I think it’s worth taking a moment to break down exactly what messages are being sent by these scenes. On one level the underlying assumption embedded in these jokes ties the value of women directly to their sexual desirability to straight men, then ridicules the very idea that any woman who doesn’t meet impossible Hollywood standards of beauty would dare to express any kind of sexuality at all.

In sharp contrast to what we saw earlier, other male characters invariably react to these “unsexy” assaults by ridiculing the victim for being assaulted by a woman deemed unattractive. This is another aspect of the larger media pattern that conflates women expressing their own sexual desires with acts of malice, deception, or outright villainy. Women who are presented as sexually self-assured, in ways that aren’t about male-fantasy fulfillment, are turned into a joke and framed as predators. Doubly so if they happen to be women of color.


Over the past decade we’ve seen more and more comedy writers adding a veneer of self-aware meta-commentary to their dialog, wherein they ironically call attention to a social issue. However, the final punchlines in these productions nearly always undermine any social message the script may have had. More often than not meta-ironic humor ends up reinforcing rather than challenging the status quo. Shows like South Park, 30 Rock, and Always Sunny in Philadelphia have been particularly guilty of trying to have their cake and eat it too. Or I guess in this case trying to have their rape jokes and critique it too. As I’ve pointed out before, simply acknowledging something is not the same thing as meaningful criticism.

In any discussion about the sexual assault of men or boys you’re almost guaranteed to hear the term “double standard” thrown around. Socially speaking, a double standard is defined as “a rule or principle that is unfairly applied to different people or groups in society.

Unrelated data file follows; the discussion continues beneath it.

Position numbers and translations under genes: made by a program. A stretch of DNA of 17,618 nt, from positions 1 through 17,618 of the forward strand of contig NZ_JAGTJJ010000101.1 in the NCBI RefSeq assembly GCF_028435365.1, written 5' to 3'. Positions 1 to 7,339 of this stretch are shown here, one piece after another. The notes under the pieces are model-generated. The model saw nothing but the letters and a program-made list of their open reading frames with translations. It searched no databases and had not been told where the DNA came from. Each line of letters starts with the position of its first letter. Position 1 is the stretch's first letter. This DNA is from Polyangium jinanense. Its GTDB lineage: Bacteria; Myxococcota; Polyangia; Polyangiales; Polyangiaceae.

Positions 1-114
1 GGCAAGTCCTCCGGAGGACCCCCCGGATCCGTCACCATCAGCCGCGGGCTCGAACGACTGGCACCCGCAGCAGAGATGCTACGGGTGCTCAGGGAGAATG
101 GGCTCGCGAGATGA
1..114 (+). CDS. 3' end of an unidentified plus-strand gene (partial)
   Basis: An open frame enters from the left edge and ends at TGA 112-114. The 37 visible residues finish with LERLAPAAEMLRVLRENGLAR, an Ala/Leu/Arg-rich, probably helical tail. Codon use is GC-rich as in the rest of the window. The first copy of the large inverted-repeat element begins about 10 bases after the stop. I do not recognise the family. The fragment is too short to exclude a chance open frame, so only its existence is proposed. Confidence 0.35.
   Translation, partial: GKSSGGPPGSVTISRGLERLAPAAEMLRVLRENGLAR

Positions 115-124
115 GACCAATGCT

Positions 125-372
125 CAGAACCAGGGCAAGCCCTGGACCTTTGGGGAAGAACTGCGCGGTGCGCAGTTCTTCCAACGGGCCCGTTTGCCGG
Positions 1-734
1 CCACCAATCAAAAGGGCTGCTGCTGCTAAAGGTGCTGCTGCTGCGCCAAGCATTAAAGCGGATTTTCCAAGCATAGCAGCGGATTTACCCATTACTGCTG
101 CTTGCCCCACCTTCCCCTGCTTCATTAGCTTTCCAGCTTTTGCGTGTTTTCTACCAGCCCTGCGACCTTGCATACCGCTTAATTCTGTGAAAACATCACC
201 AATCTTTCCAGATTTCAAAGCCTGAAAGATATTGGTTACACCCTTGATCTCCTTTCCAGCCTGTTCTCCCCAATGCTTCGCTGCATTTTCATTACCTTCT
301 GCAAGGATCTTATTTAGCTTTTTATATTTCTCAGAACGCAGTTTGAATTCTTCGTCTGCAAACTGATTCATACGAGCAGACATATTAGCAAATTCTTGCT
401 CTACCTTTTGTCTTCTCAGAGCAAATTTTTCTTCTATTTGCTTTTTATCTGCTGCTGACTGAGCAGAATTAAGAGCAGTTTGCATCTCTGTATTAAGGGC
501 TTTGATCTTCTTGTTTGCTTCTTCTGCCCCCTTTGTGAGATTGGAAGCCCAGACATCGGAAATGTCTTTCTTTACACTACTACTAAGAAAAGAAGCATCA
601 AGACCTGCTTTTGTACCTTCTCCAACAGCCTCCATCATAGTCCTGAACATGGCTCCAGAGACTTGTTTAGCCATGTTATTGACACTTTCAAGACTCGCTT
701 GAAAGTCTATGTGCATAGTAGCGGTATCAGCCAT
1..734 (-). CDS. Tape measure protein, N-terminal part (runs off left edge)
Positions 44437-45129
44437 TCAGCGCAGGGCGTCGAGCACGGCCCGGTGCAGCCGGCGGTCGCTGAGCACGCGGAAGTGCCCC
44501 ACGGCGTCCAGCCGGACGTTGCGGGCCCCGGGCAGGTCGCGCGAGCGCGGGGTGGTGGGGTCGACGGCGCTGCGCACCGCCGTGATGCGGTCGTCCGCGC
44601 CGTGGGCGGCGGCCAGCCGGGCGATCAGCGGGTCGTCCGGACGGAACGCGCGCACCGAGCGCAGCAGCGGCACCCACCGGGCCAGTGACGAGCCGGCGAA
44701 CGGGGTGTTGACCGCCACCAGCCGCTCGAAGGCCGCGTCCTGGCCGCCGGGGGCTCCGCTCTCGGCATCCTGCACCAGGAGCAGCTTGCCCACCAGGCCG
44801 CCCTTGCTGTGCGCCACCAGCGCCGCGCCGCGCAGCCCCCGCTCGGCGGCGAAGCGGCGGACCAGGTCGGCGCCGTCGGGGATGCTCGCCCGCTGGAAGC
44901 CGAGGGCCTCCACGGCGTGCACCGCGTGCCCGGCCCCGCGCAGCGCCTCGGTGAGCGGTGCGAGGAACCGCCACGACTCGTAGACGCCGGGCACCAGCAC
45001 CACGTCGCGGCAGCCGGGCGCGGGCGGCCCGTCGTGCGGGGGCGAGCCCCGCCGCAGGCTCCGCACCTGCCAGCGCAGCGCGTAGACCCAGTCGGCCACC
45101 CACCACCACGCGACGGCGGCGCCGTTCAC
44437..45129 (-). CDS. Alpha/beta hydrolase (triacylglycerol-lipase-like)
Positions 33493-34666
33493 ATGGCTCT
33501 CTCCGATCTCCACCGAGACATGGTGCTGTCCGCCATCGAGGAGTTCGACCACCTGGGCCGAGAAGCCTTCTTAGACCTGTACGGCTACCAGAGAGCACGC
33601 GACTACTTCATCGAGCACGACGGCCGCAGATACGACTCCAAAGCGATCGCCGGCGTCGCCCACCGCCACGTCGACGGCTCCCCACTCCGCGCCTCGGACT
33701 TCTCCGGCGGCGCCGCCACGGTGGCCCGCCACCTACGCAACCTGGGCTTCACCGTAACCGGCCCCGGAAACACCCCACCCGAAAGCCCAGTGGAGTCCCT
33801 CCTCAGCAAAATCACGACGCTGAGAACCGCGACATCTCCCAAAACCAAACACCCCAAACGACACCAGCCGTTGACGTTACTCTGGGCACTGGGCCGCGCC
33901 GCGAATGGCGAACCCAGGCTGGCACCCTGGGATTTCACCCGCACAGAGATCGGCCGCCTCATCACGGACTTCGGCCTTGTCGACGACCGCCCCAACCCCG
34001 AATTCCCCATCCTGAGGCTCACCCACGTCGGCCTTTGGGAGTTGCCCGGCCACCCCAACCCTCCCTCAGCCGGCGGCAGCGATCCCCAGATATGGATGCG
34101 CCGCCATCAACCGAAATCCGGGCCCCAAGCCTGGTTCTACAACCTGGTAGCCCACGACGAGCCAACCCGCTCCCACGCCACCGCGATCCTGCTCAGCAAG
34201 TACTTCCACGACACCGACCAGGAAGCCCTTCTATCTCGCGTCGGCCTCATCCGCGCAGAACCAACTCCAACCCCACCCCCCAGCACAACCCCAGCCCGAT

When it comes to sexual assault, we’ve already seen what can be called a double standard reflected in a handful of the clips, those in which men or boys are applauded for being assaulted by a woman if she’s deemed attractive enough by other men. Meanwhile women are almost universally blamed and shamed regardless of the circumstances. And this is where some misunderstandings relating to a double standard come in, because while it’s true that the sexual assault of men is not taken seriously, that doesn’t not mean the sexual assault of women is taken seriously. In fact, most of the time female survivors are dismissed or simply not believed and male attackers are rarely held accountable. The sad reality is our society doesn’t take the sexual assault of anyone all that seriously. In fact some of the same movies and TV shows that include rape jokes targeting men, also include rape jokes targeting women. 

When we see the sexual assault of men is played for laughs in media, it’s not evidence of some sort of anti-male bias. What it is evidence of is the same culture of blame and shame that female survivors deal with on a daily basis. So it’s perhaps not surprising that many of those who have been most vocal in pushing back against the media pattern we’ve been discussing have been women.

The truth is that sexual abuse jokes targeting men and sexual abuse jokes targeting women are really two sides of the same coin. As we’ve seen, both types of jokes prop up regressive ideas about gender and both throw rocks down at the vulnerable and victimized. When the sexual assault or harassment of men is turned into a joke, it not only trivializes men’s experiences, it also contributes to the trivialization of rape in general. Because when male survivors are mocked and ridiculed, it makes it easier and more acceptable for our culture as a whole to shame and dismiss survivors of any gender.